First off he gets cruised by an older (very attractive) man in the toilets of the local park, a popular spot for clandestine pick-ups.† Fine so far as it goes, but itís not enough for Steven.† He wants the whole deal.† And quite right too.† Good to see the point made that gay kids are just like straight ones, sex obsessed but learning to distinguish the difference between love and lust, and how much more satisfying is sex with emotional commitment and exchange of feelings along with other things.

Looking to repeat this enjoyable experience, but stood up by the man, Steven manages another casual encounter.† Except this oneís more complicated.† John (Brad Gorton) is Head Boy at Stevenís school, athletic, a babe magnet, handsome and very macho, unlike willowy nerd Steven (heís beautiful too).† John struggles with his desire to repeat an experience he had the previous year on a school trip in Cornwall:† that time he ran away but the urge is strong and he canít fight anymore.

So we probably know how this is going to play; but a certain predictability in no way detracts from the story because itís done so well, with honesty, perfectly capturing the awkwardness and tension of adolescence, heightened feelings, confusion and self-doubt.† There are nice comic touches, like Stevenís friend confusing him about sex when they were 10, his dad being a Dr Who fanatic, and Lindaís ongoing struggle to pass her driving test (another obvious but nonetheless effective metaphor for coming of age).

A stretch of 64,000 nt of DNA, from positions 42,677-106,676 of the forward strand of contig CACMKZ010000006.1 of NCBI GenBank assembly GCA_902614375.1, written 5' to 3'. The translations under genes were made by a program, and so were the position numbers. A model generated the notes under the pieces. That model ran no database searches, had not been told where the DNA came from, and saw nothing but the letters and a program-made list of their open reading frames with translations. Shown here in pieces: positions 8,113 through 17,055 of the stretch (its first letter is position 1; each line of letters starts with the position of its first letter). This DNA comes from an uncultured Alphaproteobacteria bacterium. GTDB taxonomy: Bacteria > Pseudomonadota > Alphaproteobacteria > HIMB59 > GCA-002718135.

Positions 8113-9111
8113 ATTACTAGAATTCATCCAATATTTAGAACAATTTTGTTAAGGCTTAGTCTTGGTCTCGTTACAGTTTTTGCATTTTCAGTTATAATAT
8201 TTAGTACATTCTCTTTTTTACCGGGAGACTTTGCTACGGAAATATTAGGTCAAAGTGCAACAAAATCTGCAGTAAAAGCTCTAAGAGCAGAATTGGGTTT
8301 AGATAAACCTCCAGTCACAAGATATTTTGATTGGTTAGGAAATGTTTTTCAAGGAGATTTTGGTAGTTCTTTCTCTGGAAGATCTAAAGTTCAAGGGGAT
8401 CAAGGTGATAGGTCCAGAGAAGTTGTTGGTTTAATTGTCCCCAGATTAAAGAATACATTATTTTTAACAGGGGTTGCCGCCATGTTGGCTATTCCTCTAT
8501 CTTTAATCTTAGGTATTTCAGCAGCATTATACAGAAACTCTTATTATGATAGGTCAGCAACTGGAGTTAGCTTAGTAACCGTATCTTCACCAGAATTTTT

Itís all about lies and deception, how trying to live a life that isnít yours just doesnít work and makes everyone suffer (just like Brokeback Mountain).†

As the pressure mounts Steven unravels like the tangled web of lies heís caught in. John insists their relationship has to be secret.† Steven, in the throes of first love, wants everyone to knowÖto take his lover to a family wedding like he could if John were a girl.† Heís scared to tell his parents heís gay in case they reject him because heís not the son they thought they had.† And John, like Ennis Del Mar, is ruled by HIS fear and self-loathing, even to siding with homophobic bullies rather than be exposed, guilt making him feel everyone is watching.†

Another film to touch hearts like Brokeback Mountain, exposing the pain of gay youth, how trying to pretend messes them up, and affects everything from relationships to schoolwork.† Easy to see why depression and suicide remain common in gay adolescents even though we like to think our society is more open and tolerant than before.† Until gay kids can see others like them openly handholding and kissing, accepted as natural and normal itís always going to be like that, and they will pretend to be who theyíre not in order to be accepted, when of course they should be loved unconditionally.†

The story builds to a tense and moving climax, at a school event where John is competing in athletics and Steven receiving an award from a local paper for an essay he wrote about growing up: a tissue of lies, the life he imagines other boys have whoíre not like him.† Will he find courage to come out, and will John join him in freedom, acknowledging their love as real?† Or will they end up like Stevenís trick in the park, married with family sneaking off to have desperate sex with eager schoolboys? Youíll have to watch the film to find out. †No graphic scenes at all but romantic and sexy.